Treatments of eczema include keeping the skin moist and hydrated. Avoid scratching your skin and use ointments such as petroleum jelly, Vaseline and Aquaphor to apply the affected area. You can also use thick creams such as Nutraderm, Eucerin and Cetaphil to keep the skin moist. Lotions are less affected because they have more water content. But if you use lotion, make sure to use the ones that are free of fragrances, chemicals and alcohol. Take a lukewarm bath and be sure to use unscented soap. Apply ointment or thick cream on the affected area and cover it with wet dressing to prevent the skin from drying and itching. Topical steroids are often recommended to treat mild eczema and you can get hydrocortisone 1% cream without prescription. You can apply one to two times daily on the affected skin. You will need a prescription for stronger steroid creams. Studies showed that wet dressing placed over topical steroid works very well for controlling eczema. If your eczema is very bothersome at night, you may take diphenhydramine (Benadryl) to relieve the itching. Keep in mind that Benadryl causes drowsiness. There are non-sedating over-the-counter antihistamines available and those are loratadine (Claritin) and cetirizine (Zyrtec). If you have a severe flare, your doctor may prescribe you oral steroid (Prednisone).

In order to prevent eczema flare or to reduce eczema symptoms, try to stay cool and avoid being in a very dry environment. Take a daily bath or shower. Use mild or unscented soap and detergents. Try to keep the skin moist when there is sudden change in temperatures. Avoid wearing heavy perfume or cologne. Try not to wear clothes that are made of wool or lanolin. Lastly, keep your stress level low and avoid exposure to cigarette smoke and chemical pollutants.

Contributed by Patricia Hsiao M.D.

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Who Should Get the Pneumonia Vaccine?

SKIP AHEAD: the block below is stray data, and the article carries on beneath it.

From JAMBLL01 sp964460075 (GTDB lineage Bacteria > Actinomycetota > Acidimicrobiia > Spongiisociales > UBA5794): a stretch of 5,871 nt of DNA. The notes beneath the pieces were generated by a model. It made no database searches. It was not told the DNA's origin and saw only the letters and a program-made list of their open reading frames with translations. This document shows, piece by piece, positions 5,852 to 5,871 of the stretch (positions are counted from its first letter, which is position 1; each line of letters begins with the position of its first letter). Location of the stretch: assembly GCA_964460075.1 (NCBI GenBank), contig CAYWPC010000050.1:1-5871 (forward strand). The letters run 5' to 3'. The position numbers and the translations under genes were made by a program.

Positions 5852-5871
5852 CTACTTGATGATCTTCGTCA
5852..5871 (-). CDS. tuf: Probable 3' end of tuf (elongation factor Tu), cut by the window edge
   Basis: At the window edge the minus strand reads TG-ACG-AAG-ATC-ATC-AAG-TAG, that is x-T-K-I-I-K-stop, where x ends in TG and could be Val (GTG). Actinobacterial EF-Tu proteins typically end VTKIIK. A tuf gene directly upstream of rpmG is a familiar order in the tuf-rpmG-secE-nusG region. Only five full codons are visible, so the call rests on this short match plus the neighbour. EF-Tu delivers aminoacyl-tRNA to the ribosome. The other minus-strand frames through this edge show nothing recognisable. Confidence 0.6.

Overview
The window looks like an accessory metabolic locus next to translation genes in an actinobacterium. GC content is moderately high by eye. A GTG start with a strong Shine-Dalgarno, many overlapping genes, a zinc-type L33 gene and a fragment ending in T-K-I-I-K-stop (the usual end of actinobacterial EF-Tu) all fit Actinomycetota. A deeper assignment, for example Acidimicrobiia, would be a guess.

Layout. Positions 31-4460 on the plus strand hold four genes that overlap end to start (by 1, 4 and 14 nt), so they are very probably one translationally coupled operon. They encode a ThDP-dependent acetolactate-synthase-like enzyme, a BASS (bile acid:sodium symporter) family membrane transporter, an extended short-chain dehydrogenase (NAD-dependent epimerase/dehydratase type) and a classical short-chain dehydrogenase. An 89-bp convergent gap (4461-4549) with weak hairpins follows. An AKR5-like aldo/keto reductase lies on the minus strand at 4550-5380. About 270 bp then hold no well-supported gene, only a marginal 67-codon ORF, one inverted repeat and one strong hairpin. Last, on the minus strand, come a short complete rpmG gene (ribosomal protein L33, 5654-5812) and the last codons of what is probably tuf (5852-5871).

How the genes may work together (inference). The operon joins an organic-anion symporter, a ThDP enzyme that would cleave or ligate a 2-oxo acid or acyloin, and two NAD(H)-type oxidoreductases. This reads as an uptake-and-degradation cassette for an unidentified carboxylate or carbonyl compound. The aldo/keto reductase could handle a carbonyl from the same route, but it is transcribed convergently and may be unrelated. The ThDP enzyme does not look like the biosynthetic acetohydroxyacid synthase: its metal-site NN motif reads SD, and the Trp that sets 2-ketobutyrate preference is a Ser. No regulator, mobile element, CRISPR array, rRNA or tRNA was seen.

Posted by on Nov 1, 2013 in News | 0 comments

Cough As winter months are nearly upon us and flu season has already started, you might want to get a flu vaccine if you haven’t done so. Often times, seasonal flu develops into pneumonia especially in elderly. Flu vaccine is for both adults and babies who are at least six months of age. On the other hand, pneumonia or pneumococcal vaccine is mainly for people who are over 65 years old and children under two years of age. Keep in mind that you still need pneumonia vaccine if you fall into one of the following categories below.

  • Anyone from 2 to 64 years old with diabetes, heart disease, lung disease, liver disease, alcoholism, cochlear implant (implant in the ear) and sickle cell disease.
  • Anyone from 2 to 64 years old with diseases that weaken your immune system such as HIV, AIDS, leukemia, lymphoma, multiple myeloma and chronic kidney failure.
  • Anyone from 2 to 64 years old without a spleen (organ behind your stomach).
  • Anyone from 2 to 64 years old who is taking long-term steroids, on chemotherapy or radiation.
  • Anyone who lives in a nursing home.
  • Adults with asthma or cigarette smokers.

The most common organism that causes pneumonia is Streptococcal pneumonia in the United States and pneumonia can be fatal sometimes. Pneumococcal pneumonia spreads via contact with secretions from the lungs. Always wash your hands frequently and cover your nose and mouth when sneezing or coughing to prevent spreading of bacteria.

There are two types of vaccine available. One is for children while the other one is for adults. Pneumococcal conjugate vaccine or PCV13 is given to infants at 2 months, 4 months, 6 months and the last dose at 12-15 months of age. Infants should get a total of 4 doses. Ask your pediatrician if your child misses one dose or has certain medical condition. Pneumococcal polysaccharide vaccine or PPSV23 is given to adults. While the vaccine prevents you from pneumococcal pneumonia, you can still get pneumonia from other bacteria and viruses. If you have received a pneumococcal vaccine before 65 years of age, you may need a booster vaccine after five years.

Contributed by Patricia Hsiao M.D.